What is the nursery and what do the walls of the nursery reflect in "The Veldt"?

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litteacher8 eNotes educator| Certified Educator

The nursery is an automated room in the automated house in Ray Bradbury’s story “The Veldt” that projects a very lifelike version of any location you pick.

The Happylife Home is a very automated, and very expensive, private family dwelling.  The nursery is a remarkable technological achievement.  The house takes care of most of the family’s needs.  At first, they think this is great.  However, as time goes on they begin to get nervous that the house is having too much control.  In fact, they consider turning it off.  The way the children react shows that they might be right.

"That sounds dreadful! Would I have to tie my own shoes instead of letting the shoe tier do it? And brush my own teeth and comb my hair and give myself a bath?"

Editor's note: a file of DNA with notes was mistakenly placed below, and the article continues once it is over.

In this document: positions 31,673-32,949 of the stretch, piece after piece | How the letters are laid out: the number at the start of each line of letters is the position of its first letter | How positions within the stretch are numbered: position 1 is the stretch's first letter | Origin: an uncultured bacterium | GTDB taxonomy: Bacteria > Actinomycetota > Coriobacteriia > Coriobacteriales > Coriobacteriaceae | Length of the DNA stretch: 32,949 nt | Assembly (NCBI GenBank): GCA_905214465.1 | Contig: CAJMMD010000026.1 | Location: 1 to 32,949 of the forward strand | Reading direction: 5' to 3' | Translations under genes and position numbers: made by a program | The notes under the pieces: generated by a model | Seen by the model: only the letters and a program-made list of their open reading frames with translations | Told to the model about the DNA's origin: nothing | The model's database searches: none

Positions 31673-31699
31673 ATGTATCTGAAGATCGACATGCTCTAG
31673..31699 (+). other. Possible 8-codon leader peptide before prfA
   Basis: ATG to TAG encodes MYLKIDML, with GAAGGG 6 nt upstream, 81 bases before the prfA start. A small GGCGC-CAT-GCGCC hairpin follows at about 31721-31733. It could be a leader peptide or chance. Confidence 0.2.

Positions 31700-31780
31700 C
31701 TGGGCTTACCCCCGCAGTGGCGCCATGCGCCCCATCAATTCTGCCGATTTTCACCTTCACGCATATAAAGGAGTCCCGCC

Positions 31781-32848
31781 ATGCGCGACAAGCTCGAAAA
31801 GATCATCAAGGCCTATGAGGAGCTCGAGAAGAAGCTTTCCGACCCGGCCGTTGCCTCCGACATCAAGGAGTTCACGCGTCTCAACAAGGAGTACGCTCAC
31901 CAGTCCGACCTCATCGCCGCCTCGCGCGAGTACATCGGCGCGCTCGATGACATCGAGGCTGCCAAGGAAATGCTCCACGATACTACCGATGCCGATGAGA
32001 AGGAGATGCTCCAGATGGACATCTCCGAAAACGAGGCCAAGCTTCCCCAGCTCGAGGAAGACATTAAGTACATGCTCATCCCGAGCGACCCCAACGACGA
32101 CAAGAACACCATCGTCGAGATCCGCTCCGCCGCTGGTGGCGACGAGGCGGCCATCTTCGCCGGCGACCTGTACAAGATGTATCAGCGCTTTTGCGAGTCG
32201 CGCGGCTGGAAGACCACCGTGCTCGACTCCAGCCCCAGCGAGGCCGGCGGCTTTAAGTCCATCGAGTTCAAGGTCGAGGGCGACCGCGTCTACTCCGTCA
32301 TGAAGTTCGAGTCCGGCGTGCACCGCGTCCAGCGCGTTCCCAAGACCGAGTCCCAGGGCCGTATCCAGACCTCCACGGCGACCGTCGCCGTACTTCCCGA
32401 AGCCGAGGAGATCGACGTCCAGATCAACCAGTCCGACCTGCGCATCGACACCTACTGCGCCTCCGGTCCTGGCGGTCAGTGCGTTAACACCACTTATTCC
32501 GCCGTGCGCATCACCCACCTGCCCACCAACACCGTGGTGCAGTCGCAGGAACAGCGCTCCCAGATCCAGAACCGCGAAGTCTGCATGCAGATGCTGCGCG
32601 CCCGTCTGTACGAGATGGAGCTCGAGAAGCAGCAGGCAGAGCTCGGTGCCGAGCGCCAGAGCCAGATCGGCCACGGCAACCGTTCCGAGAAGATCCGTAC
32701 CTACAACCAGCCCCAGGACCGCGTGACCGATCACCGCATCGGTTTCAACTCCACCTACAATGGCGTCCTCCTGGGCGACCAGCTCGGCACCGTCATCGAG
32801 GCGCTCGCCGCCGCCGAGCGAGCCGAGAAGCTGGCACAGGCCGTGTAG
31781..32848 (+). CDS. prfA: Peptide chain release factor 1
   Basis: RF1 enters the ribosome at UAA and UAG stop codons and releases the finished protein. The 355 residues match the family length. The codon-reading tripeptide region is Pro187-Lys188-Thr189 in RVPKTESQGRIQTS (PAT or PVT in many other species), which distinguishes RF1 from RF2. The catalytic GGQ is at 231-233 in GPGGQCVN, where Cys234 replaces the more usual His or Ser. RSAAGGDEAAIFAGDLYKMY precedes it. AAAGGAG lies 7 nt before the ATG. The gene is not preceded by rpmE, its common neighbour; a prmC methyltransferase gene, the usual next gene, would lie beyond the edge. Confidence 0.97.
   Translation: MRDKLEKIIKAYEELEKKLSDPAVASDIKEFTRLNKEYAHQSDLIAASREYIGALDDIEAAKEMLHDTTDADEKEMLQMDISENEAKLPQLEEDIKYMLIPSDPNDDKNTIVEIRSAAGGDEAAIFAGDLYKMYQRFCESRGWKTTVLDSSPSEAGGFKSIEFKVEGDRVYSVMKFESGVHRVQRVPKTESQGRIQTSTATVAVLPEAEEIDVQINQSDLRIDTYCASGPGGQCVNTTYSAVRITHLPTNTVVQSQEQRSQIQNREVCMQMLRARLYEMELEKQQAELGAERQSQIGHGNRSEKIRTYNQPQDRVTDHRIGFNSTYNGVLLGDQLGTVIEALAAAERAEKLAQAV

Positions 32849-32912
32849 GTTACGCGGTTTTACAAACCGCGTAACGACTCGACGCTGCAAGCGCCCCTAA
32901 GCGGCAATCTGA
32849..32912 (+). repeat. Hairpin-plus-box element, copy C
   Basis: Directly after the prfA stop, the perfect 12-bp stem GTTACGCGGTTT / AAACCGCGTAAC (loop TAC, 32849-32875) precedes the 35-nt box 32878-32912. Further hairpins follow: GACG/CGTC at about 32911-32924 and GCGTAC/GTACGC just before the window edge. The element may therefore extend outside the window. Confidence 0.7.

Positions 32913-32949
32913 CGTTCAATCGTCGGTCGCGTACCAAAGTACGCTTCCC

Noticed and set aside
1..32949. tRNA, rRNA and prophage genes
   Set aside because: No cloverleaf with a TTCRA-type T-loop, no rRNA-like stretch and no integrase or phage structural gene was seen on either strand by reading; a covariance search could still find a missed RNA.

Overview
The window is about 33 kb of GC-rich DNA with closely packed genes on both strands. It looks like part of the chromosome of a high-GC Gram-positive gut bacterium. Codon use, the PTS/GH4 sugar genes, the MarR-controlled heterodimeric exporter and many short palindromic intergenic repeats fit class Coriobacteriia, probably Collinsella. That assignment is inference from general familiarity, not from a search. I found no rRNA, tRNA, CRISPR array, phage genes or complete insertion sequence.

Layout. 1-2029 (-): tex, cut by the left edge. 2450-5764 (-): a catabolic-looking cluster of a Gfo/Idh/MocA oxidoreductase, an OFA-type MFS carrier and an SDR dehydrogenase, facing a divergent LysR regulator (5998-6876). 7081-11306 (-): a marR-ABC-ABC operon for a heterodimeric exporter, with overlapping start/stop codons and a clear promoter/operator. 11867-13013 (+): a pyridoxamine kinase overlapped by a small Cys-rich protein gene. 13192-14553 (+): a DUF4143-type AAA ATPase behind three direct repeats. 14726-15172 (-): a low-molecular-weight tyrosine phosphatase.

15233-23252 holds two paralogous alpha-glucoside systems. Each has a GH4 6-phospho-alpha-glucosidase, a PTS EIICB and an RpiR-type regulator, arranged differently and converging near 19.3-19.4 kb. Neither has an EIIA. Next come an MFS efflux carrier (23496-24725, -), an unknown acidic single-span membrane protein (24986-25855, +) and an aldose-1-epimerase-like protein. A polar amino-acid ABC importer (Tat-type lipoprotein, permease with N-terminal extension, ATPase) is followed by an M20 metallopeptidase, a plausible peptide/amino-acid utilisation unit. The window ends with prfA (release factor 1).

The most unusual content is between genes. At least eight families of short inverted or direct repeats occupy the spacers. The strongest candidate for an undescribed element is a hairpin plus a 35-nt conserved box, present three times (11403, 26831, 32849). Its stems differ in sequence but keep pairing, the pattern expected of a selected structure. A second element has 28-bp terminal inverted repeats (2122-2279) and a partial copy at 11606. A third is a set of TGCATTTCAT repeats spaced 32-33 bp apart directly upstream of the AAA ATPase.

The fact that the house can do all of these things is one thing.  What the nursery can do is something else.

Remarkable how the nursery caught the telepathic emanations of the children's minds and created life to fill their every desire. The children thought lions, and there were lions.

The children are very attached to the nursery, but it makes their parents very nervous.  This is especially the case when they see the African veldt there.  They realize that their children are seeing thoughts of death.  This is incredibly disturbing.  It means that their children are picturing lions killing creatures right there in the nursery.

The parents attempt to lock the nursery up, but the children break back in.  They bring in a psychologist to look at the nursery to determine if their children are all right, and the psychologist does not see what is wrong.

"Can't say I did; the usual violences, a tendency toward a slight paranoia here or there, usual in children because they feel persecuted by parents constantly, but, oh, really nothing."

The parents have lost touch with their children.  The psychologist does not seem to realize this.  The “terrible screaming” coming from the nursery is disturbing them, and their attempts to detach their children from the nursery are failing.

This story is another of Bradbury’s cautionary tales about technology and its impacts on our lives.  Attempts to use technology to make our lives easier, such as home automation and entertainment, can have unexpected consequences.  The lesson is that the result of too much of a psychological umbilical cord with technology is disaster.